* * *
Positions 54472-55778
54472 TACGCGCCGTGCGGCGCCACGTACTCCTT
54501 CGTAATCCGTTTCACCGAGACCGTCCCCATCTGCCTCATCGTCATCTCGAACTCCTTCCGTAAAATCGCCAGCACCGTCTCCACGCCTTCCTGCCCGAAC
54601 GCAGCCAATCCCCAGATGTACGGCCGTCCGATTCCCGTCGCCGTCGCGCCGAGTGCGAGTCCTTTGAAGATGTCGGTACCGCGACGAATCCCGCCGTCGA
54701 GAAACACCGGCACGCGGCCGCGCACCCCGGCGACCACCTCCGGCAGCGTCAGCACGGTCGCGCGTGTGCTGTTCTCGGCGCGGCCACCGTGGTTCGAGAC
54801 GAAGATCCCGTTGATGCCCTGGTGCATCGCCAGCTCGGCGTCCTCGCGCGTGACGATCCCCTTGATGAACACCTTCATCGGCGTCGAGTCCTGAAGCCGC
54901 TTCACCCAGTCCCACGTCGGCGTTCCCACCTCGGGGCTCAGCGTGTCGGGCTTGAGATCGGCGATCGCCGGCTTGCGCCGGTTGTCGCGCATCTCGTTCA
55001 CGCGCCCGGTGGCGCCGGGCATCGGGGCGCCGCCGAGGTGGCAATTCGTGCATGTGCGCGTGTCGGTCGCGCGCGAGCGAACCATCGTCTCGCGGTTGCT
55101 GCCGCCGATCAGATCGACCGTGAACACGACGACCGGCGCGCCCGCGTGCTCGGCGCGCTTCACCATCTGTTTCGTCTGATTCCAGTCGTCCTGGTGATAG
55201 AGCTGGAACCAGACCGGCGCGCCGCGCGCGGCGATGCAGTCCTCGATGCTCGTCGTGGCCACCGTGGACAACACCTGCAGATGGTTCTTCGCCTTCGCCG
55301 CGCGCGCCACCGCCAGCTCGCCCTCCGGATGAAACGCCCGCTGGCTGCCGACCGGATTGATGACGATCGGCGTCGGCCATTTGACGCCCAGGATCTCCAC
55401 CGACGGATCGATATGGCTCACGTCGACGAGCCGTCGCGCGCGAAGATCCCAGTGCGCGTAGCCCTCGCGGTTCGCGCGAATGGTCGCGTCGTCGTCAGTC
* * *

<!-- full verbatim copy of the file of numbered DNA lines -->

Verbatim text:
Positions 54472-55778
54472 TACGCGCCGTGCGGCGCCACGTACTCCTT
54501 CGTAATCCGTTTCACCGAGACCGTCCCCATCTGCCTCATCGTCATCTCGAACTCCTTCCGTAAAATCGCCAGCACCGTCTCCACGCCTTCCTGCCCGAAC
54601 GCAGCCAATCCCCAGATGTACGGCCGTCCGATTCCCGTCGCCGTCGCGCCGAGTGCGAGTCCTTTGAAGATGTCGGTACCGCGACGAATCCCGCCGTCGA
54701 GAAACACCGGCACGCGGCCGCGCACCCCGGCGACCACCTCCGGCAGCGTCAGCACGGTCGCGCGTGTGCTGTTCTCGGCGCGGCCACCGTGGTTCGAGAC
54801 GAAGATCCCGTTGATGCCCTGGTGCATCGCCAGCTCGGCGTCCTCGCGCGTGACGATCCCCTTGATGAACACCTTCATCGGCGTCGAGTCCTGAAGCCGC
54901 TTCACCCAGTCCCACGTCGGCGTTCCCACCTCGGGGCTCAGCGTGTCGGGCTTGAGATCGGCGATCGCCGGCTTGCGCCGGTTGTCGCGCATCTCGTTCA
55001 CGCGCCCGGTGGCGCCGGGCATCGGGGCGCCGCCGAGGTGGCAATTCGTGCATGTGCGCGTGTCGGTCGCGCGCGAGCGAACCATCGTCTCGCGGTTGCT
55101 GCCGCCGATCAGATCGACCGTGAACACGACGACCGGCGCGCCCGCGTGCTCGGCGCGCTTCACCATCTGTTTCGTCTGATTCCAGTCGTCCTGGTGATAG
55201 AGCTGGAACCAGACCGGCGCGCCGCGCGCGGCGATGCAGTCCTCGATGCTCGTCGTGGCCACCGTGGACAACACCTGCAGATGGTTCTTCGCCTTCGCCG
55301 CGCGCGCCACCGCCAGCTCGCCCTCCGGATGAAACGCCCGCTGGCTGCCGACCGGATTGATGACGATCGGCGTCGGCCATTTGACGCCCAGGATCTCCAC
55401 CGACGGATCGATATGGCTCACGTCGACGAGCCGTCGCGCGCGAAGATCCCAGTGCGCGTAGCCCTCGCGGTTCGCGCGAATGGTCGCGTCGTCGTCAGTC